Sara Gelser

Federal Legislation Seeks to Reduce Need for Foster Care

There has been a dearth of attention to federal legislation tucked away in the congressional budget package earlier this year that could be a game-changer for many young people facing the prospect of entering the foster care system.

There has been a dearth of attention to federal legislation tucked away in the congressional budget package earlier this year that could be a game-changer for many young people facing the prospect of entering the foster care system.

Foster care has drawn a lot of attention in Oregon, but surprisingly little of that attention has focused on under-the-radar congressional passage of the Family First Prevention Services Act as part of the budget deal approved in February.

Appearing on Oregon Public Broadcasting’s “Think Out Loud,” Senator Sara Gelser, a Corvallis Democrat who has led the charge on foster care reforms in Oregon, praised the federal legislation for reimbursing services intended to prevent children from entering the foster care system.

The legislation allows for federal reimbursement of up to 12 months of mental health services, substance abuse treatment and in-home parenting skill training. Language in the bill seeks to give states an incentive to reduce foster care placements in congregate care facilities. States are required to develop a plan to use the enhanced federal resources to find safe alternatives to foster care. 

Senator Sara Gelser has been a strong advocate for foster care reforms in Oregon and is leading a work group to develop Oregon’s plan to tke advantage of new federal resources made available by the Family First Prevention Services Act.

Senator Sara Gelser has been a strong advocate for foster care reforms in Oregon and is leading a work group to develop Oregon’s plan to tke advantage of new federal resources made available by the Family First Prevention Services Act.

Provisions continue and enhance child and family service support programs, including $8 million for competitive grants to support recruitment and retention of “high-quality” foster families. The legislation reauthorized the Stephanie Tubbs Jones child welfare services program, the Court Improvement program and the John H. Chafee Foster Care Independence Program. Chafee supports can continue until a youth reaches age 23 and training vouchers can be extended until age 26.

The legislation also reauthorized the Adoption and Legal Guardianship Incentive Payment Program, which is viewed as a crucial tool to keep children out of foster care. Compared to other states of similar size, Oregon has nearly double the foster care utilization rate with an average of 7,600 kids receiving care every day (based on 2016 numbers). This results in high caseworker turnover in Department of Human Services due to burnout, extreme stress on existing foster parents and a more difficult time recruiting new foster families to help with the caseload.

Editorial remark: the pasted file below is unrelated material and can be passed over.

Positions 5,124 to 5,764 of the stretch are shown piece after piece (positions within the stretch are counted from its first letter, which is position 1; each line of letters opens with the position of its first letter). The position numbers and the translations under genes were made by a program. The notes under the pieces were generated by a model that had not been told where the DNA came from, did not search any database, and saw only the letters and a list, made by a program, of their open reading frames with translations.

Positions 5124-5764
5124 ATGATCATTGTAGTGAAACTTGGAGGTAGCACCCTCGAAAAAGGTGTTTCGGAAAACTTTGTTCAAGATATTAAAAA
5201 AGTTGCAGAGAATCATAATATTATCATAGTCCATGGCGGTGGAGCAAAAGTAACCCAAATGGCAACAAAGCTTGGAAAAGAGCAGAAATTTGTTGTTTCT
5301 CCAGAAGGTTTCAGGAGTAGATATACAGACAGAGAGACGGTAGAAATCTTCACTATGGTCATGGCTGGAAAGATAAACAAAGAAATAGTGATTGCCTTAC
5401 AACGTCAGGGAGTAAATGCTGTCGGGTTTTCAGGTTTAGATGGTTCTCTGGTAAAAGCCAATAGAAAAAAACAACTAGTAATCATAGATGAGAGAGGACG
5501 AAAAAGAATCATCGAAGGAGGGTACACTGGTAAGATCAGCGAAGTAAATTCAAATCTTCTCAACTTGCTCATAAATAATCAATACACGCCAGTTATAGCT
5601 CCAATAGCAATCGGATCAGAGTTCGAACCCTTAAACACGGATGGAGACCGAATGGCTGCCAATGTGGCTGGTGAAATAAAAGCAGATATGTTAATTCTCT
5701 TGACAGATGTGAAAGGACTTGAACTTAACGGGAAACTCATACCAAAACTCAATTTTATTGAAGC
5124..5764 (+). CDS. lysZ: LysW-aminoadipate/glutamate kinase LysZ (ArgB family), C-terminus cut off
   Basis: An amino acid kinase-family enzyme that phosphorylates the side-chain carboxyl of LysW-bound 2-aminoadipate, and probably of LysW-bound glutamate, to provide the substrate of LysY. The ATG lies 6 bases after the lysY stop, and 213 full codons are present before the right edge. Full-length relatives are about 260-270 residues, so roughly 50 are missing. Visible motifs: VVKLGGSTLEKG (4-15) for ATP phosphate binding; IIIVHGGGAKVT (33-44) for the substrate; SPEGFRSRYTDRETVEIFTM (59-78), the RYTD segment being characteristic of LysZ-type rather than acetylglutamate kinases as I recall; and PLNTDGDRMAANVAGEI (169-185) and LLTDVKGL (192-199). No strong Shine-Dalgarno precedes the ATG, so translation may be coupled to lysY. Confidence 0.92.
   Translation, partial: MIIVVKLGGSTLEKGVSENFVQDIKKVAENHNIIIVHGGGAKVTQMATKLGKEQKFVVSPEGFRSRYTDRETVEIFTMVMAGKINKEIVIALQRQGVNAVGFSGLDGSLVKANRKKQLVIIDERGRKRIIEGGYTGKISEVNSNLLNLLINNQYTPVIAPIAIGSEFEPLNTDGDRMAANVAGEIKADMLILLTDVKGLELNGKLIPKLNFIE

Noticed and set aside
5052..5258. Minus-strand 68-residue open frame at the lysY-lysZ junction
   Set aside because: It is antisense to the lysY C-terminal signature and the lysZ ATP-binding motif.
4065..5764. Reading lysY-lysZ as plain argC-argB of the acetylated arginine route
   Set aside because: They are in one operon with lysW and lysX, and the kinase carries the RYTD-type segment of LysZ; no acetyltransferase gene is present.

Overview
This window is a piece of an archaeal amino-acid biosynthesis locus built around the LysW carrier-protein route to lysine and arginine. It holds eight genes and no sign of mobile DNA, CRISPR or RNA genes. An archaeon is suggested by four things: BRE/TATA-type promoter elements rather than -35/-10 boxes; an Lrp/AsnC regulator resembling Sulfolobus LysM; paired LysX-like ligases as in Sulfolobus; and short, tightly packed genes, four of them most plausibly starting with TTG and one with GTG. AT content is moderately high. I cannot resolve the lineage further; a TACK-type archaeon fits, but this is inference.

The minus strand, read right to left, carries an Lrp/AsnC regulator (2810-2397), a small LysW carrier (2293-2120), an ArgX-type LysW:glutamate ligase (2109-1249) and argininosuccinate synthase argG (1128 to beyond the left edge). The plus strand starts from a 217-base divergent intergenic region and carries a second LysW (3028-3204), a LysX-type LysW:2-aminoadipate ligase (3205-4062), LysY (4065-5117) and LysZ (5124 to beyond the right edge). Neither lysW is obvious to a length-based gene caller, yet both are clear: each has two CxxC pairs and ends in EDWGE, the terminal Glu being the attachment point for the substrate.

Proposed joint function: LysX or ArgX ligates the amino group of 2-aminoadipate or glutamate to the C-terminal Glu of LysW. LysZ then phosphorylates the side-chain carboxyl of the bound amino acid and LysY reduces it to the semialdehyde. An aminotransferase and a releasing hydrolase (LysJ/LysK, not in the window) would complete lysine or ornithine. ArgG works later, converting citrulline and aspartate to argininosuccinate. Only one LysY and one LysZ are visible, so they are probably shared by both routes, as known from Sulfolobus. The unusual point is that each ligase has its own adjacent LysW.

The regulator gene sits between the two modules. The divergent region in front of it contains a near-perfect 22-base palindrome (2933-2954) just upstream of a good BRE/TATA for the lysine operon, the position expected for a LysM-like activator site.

Gelser says work is underway on the required Oregon plan to take advantage of the legislation. She recently convened a work group made up of advocates, providers, agency leadership and other lawmakers to dive into the policy implications of FFA and prepare a roadmap for success. How the feds interpret key provisions of the new law will directly impact Oregon and this group will prepare recommendations and advice to the US Department of Health and Human Services before guidelines are released this October.

Interested parties can review materials and contribute to the conversation by checking out the work group's website:  https://www.oregonlegislature.gov/gelser/Pages/Family-First.aspx.Senator Sara Gelser Family-First

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Dale Penn II is a partner and leader of the CFM’s state affairs team. He has been deeply involved in government relations and regulatory affairs in Oregon for more than 12 years and was active on behalf of a range of clients in the 2018 Oregon legislative session.

 

Oregon Loses Strong, Moderate Voice

When Frank Morse announced his resignation from the Oregon Senate last week, the 30-member body — and the entire state — lost one of its most competent members. The Senate and the state also lost one of its most dedicated moderates whose hopefulness seems to be flagging.

"I have thought long and hard about this decision and I believe it is time for new energy," Morse told a hushed Senate chamber. "While serving in the legislature, I’ve worked harder than I have ever worked, but there comes a moment in one’s life when energy fades, and you know it is time to go. I love this state and I cherish the many friendships I’ve made in the legislature and throughout the state. While the work is not done, it is time for new energy to carry our state into the future."

In his final speech on the Senate floor, Morse also made a statement that, in retrospect, will characterize his state service. He urged lawmakers, one last time, to solve Oregon's tax and spending problems for "the sake of our children." Failure to do so is "destroying our state," he said. "It's destroying our schools."

Following a career as president and CEO of Morse Bros. Inc., a construction materials firm, Morse won election to the Oregon Senate in 2002. As The Oregonian put it in a story last weekend, he "was fit and well-groomed at 69 and always wore business suits and ties on the Senate floor. All business, he showed little patience for partisan antics or issues he deemed trivial."